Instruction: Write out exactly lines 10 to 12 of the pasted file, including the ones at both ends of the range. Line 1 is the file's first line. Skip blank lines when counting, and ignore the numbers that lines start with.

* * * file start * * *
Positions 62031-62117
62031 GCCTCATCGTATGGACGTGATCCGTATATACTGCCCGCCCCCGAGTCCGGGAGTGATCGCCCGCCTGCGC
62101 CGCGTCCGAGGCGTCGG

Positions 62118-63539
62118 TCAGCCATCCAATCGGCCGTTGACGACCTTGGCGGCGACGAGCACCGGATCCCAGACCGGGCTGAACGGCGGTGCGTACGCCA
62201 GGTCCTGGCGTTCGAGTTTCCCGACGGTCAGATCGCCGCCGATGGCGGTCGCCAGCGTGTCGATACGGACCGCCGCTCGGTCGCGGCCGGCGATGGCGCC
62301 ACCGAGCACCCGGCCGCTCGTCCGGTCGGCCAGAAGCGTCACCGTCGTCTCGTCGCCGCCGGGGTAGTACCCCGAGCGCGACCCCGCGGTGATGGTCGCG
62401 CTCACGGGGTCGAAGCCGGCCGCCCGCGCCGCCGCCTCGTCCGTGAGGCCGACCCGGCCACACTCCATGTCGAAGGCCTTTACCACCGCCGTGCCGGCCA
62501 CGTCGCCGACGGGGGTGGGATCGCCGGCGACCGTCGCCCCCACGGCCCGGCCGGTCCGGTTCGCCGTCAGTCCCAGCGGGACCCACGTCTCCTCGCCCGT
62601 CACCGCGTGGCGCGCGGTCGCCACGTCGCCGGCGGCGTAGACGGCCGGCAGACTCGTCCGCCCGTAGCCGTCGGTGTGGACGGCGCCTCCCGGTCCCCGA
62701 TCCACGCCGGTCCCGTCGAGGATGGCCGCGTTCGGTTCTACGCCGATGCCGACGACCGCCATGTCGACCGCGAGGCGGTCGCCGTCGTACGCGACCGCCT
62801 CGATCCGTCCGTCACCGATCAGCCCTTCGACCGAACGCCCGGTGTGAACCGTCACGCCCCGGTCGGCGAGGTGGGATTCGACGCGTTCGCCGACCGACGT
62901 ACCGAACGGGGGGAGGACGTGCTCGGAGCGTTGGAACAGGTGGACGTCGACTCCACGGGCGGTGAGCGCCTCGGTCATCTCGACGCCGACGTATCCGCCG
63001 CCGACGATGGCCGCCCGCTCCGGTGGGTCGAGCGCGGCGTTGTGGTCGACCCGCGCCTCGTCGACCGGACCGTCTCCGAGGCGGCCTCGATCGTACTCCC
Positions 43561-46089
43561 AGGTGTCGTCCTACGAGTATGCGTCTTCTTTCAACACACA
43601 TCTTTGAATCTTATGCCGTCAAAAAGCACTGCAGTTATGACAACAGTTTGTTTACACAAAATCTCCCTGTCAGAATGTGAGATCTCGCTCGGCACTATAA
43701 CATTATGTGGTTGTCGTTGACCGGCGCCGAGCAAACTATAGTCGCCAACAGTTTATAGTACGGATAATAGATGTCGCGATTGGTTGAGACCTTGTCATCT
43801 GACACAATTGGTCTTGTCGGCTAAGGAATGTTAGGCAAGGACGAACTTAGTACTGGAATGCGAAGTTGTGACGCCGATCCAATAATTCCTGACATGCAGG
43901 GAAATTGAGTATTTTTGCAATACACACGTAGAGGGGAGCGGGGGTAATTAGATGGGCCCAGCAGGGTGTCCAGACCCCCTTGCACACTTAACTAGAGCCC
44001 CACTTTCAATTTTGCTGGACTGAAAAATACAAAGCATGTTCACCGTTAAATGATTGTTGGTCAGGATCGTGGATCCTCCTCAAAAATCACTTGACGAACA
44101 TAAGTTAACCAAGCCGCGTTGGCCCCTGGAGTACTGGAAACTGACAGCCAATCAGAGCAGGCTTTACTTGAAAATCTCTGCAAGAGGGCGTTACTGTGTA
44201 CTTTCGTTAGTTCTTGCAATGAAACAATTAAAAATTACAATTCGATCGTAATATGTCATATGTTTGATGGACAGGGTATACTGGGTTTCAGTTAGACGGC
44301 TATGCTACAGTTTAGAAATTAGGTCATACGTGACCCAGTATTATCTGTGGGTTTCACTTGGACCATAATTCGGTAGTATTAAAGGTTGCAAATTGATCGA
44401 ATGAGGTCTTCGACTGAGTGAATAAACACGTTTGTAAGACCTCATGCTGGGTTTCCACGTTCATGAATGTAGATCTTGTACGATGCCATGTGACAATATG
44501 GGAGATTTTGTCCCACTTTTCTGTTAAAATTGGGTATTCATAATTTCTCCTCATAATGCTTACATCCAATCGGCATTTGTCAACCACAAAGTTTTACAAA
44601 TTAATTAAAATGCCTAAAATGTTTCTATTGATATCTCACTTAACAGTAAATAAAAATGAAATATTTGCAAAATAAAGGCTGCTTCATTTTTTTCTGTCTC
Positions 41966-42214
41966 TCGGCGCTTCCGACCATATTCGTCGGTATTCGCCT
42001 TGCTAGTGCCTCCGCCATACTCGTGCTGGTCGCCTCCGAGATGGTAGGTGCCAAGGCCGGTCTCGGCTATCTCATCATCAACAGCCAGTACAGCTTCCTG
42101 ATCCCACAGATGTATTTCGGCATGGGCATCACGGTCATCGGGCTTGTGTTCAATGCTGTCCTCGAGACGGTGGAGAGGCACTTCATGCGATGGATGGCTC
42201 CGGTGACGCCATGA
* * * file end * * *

62601 CACCGCGTGGCGCGCGGTCGCCACGTCGCCGGCGGCGTAGACGGCCGGCAGACTCGTCCGCCCGTAGCCGTCGGTGTGGACGGCGCCTCCCGGTCCCCGA
62701 TCCACGCCGGTCCCGTCGAGGATGGCCGCGTTCGGTTCTACGCCGATGCCGACGACCGCCATGTCGACCGCGAGGCGGTCGCCGTCGTACGCGACCGCCT
62801 CGATCCGTCCGTCACCGATCAGCCCTTCGACCGAACGCCCGGTGTGAACCGTCACGCCCCGGTCGGCGAGGTGGGATTCGACGCGTTCGCCGACCGACGT